In addition, one week prior to its dispensary opening, BEYOND / HELLO will host the inaugural GO BEYOND Conference — a free-and-open-to-the-public event dedicated to promoting candid discussions about medical marijuana, community, education and culture — on Thursday, January 17, 2019 from 10:00 a.m. to 5:00 p.m. at BEYOND / HELLO Philadelphia. The event will bring together community leaders, athletes, elected officials, media and healthcare and cannabis industry experts, including: former Philadelphia Flyers enforcer and an Athletes for Care Athlete Riley Cote; award-winning cartoonist and best-selling author Box BrownBernadine Hawes, American Cities Foundation Small Business Initiative DirectorDr. Lynn Bornfriend, MD, Psychiatrist, Cancer Treatment Centers of AmericaDr. Helena Yardley, PhD, Director of Research, the Franklin Group and Altus Labs, among others. Discussions will cover a variety of important topics such as:

  • cannabis industry career opportunities and tips to break into the sector;
  • what to know about medical marijuana and the state’s program;
  • what to know before heading to the dispensary;
  • available products to treat qualifying conditions;
  • information on the latest research;
  • culture, history of legalization and impact of racially biased laws; and
  • other useful information for patients, practitioners and the public.

Those interested in attending the GO BEYOND Conference must sign up to attend the conference by visiting: will be regularly updated with confirmed speakers and additional information on the conference’s schedule.

Activists To Celebrate 4 Years Of Philadelphia Marijuana Decriminalization At City Hall

PENNSYLVANIA: Cannabis consumers will gather at Philadelphia City Hall on Saturday, October 20, 2018 to participate in a Pop Up Weed Garden to celebrate a bit more liberty for the plant.

Four years ago, Philadelphia Police (PPD) began issuing civil fine tickets in lieu of a criminal arrest for small amounts of marijuana.  Jeanine Campbell with South Philly NORML said, “We’re celebrating because this day marked the beginning of a new era of cannabis reform in Philadelphia.”

The bill was championed by Jim Kenney, who at this time was the at-large City Councilor, and passed with a super-majority. Mayor Michael Nutter signed the bill on October 1, 2014,  and Police Commissioner Charles Ramsey implemented the new procedure on October 20, 2014.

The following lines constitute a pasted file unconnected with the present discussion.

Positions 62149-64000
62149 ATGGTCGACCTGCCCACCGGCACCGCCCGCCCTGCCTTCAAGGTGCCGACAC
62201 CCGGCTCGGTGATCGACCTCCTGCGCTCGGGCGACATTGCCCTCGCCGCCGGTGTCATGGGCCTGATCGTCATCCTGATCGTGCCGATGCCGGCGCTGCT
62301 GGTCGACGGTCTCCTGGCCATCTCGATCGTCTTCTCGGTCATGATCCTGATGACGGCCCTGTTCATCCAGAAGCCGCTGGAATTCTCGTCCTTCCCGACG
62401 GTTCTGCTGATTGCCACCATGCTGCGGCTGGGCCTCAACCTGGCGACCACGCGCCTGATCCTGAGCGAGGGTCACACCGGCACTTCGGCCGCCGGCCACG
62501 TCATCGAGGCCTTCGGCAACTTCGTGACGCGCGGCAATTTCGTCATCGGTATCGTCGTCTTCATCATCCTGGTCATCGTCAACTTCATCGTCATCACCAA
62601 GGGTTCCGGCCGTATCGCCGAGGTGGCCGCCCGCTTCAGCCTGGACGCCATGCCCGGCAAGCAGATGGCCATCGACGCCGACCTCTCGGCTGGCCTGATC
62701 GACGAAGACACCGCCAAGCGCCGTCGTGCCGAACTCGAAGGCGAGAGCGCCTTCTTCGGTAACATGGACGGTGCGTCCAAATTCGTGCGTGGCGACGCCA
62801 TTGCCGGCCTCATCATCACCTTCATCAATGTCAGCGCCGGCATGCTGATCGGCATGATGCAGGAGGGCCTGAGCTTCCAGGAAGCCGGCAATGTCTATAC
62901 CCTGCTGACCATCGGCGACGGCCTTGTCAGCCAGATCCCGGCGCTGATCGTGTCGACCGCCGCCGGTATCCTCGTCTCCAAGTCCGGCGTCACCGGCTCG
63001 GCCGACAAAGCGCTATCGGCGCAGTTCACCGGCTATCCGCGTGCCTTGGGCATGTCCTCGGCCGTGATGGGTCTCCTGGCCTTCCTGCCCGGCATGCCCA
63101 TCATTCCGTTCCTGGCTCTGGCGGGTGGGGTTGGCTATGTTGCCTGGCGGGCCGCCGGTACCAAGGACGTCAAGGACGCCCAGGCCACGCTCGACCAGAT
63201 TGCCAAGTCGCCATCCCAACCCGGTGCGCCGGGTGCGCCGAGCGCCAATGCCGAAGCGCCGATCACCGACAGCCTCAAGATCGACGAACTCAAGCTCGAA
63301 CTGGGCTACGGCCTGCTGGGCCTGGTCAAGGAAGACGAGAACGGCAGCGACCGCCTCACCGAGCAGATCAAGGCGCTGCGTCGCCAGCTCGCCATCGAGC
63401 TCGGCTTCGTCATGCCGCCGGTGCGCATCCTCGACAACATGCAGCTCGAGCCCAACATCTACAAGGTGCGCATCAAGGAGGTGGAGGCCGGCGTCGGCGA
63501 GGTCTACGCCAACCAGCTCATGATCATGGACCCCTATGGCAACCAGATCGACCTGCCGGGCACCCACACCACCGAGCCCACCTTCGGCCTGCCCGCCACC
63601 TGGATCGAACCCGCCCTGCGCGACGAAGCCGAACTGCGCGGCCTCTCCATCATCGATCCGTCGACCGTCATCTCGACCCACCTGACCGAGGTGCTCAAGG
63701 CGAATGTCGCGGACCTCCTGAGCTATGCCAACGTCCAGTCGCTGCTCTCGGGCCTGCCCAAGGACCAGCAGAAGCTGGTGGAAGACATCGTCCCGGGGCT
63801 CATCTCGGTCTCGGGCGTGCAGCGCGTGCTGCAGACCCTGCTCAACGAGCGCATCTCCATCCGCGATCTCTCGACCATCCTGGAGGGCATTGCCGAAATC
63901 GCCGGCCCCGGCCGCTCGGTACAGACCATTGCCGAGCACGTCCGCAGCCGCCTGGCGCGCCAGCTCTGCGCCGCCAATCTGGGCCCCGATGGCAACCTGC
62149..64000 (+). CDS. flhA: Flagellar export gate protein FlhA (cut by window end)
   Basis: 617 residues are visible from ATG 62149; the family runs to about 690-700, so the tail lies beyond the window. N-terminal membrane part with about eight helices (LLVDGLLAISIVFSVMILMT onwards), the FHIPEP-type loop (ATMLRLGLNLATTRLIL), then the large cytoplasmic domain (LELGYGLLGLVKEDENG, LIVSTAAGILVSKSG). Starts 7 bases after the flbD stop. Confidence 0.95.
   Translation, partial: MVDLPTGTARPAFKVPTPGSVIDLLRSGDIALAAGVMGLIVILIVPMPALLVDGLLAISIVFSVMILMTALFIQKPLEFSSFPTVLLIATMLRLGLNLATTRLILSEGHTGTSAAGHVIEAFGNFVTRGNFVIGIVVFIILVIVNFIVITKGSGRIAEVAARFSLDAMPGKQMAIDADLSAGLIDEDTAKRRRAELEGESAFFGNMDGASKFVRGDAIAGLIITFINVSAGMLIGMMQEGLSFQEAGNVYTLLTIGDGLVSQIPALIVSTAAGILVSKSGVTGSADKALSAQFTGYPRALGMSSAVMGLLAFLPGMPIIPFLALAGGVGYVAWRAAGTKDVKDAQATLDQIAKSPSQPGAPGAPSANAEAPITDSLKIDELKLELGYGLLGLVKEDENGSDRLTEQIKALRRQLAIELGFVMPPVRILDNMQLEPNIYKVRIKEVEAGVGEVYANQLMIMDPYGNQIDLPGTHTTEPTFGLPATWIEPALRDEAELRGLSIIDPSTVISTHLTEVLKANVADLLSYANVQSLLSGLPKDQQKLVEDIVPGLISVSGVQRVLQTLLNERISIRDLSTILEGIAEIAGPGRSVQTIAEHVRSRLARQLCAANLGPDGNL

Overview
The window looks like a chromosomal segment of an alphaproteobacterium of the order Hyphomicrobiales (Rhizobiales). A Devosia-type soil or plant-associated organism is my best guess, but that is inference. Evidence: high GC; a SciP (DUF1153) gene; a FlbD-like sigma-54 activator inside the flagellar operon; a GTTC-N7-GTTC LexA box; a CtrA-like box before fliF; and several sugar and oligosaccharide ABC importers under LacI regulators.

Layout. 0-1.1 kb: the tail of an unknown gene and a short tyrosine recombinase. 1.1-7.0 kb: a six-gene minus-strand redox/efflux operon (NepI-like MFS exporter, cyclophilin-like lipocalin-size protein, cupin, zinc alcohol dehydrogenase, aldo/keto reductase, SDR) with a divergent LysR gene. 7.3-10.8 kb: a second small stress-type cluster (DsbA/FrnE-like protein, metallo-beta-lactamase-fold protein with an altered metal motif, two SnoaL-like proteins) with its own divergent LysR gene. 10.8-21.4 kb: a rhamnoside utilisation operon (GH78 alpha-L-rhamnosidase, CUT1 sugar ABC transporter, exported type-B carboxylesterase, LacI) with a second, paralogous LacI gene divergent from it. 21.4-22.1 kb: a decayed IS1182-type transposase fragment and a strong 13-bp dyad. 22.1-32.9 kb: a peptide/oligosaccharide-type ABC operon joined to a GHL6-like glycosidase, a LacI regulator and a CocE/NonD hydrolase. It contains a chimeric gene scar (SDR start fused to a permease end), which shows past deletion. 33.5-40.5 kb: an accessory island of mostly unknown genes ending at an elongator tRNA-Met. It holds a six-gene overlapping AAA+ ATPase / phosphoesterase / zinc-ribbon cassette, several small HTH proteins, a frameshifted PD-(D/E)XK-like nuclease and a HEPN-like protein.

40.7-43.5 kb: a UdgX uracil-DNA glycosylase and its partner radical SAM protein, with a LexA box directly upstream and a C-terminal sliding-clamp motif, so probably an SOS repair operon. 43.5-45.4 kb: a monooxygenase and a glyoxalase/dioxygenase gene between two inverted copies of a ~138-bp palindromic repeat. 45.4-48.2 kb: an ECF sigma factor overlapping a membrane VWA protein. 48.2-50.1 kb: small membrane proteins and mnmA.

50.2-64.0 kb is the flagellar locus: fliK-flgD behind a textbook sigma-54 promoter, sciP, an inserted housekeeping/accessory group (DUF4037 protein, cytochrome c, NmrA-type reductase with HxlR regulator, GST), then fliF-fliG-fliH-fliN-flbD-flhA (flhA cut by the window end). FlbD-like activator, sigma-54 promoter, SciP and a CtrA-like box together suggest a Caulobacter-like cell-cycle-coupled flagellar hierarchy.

Instead of handcuffs and prosecution, those found in possession of less than 30 grams of cannabis or 8 grams of hash/concentrates are written a $25 Code Violation Notice (CVN). Smoking in public gets a $100 CVN fine.

Arrests of cannabis consumers immediately plummeted from more than 5,000 per year to less than 600. This means there have been nearly 20,000 fewer people bought into the criminal justice system over small amounts of weed. Budget savings are estimated at more than $16 million since the ordinance went into effect.

This year, newly elected District Attorney Larry Krasner announced his office would no longer charge anyone with a crime – even if they are still arrested – over a decriminalized amount of cannabis. Activists have marked the shift from the first day when U.S. Marine Corps combat veteran and legalization advocate Mike Whiter met with a PPD officer at City Hall to receive the first ticket.

Two years later, on October 20, 2016, a “Pop Up Weed Garden” was staged in front of the Philadelphia Museum of Art on Eakins’ Oval. Hundreds of cannabis consumers celebrated the plant, and a hint of newfound freedom.

This year,  advocates who worked on the effort, including Chris Goldstein, will gather at City Hall on Saturday, October 20th to mark the occasion with local consumers at 4:20 PM. Goldstein said, “It’s time for Philadelphia to begin charting the path forward for full legalization. There are hundreds of thousands of cannabis consumers here in Philly,” said Goldstein, “It’s time to begin offering safe marijuana products at a low price, and allowing home cultivation.”

Philadelphia’s 2014 decriminalization shift inspired other cities to downgrade possession fines and penalties. Pittsburgh, Harrisburg, York, Bethlehem, Allentown, Erie, State College, and Lancaster have passed ordinances. The PA House Judiciary recently approved HB928 to consider the move statewide.

Meanwhile, reports from the Philadelphia Inquirer and Newark Star-Ledger have shown a recent spike in marijuana possession arrests in communities that maintain criminal prohibition.

Advocates remain hopeful that a full legalization effort, spearheaded by Rep. Jake Wheatley (D- Allegheny), will gain momentum in 2019.

CONTACT: Chris Goldstein (267) 702 3731


PA Representative Wheatley To Introduce Legislation To Legalize Marijuana

PENNSYLVANIA:  Pointing to the success similar programs are having in other states, Rep. Jake Wheatley, D-Allegheny, said he plans to introduce legislation which would legalize the sale of marijuana in Pennsylvania.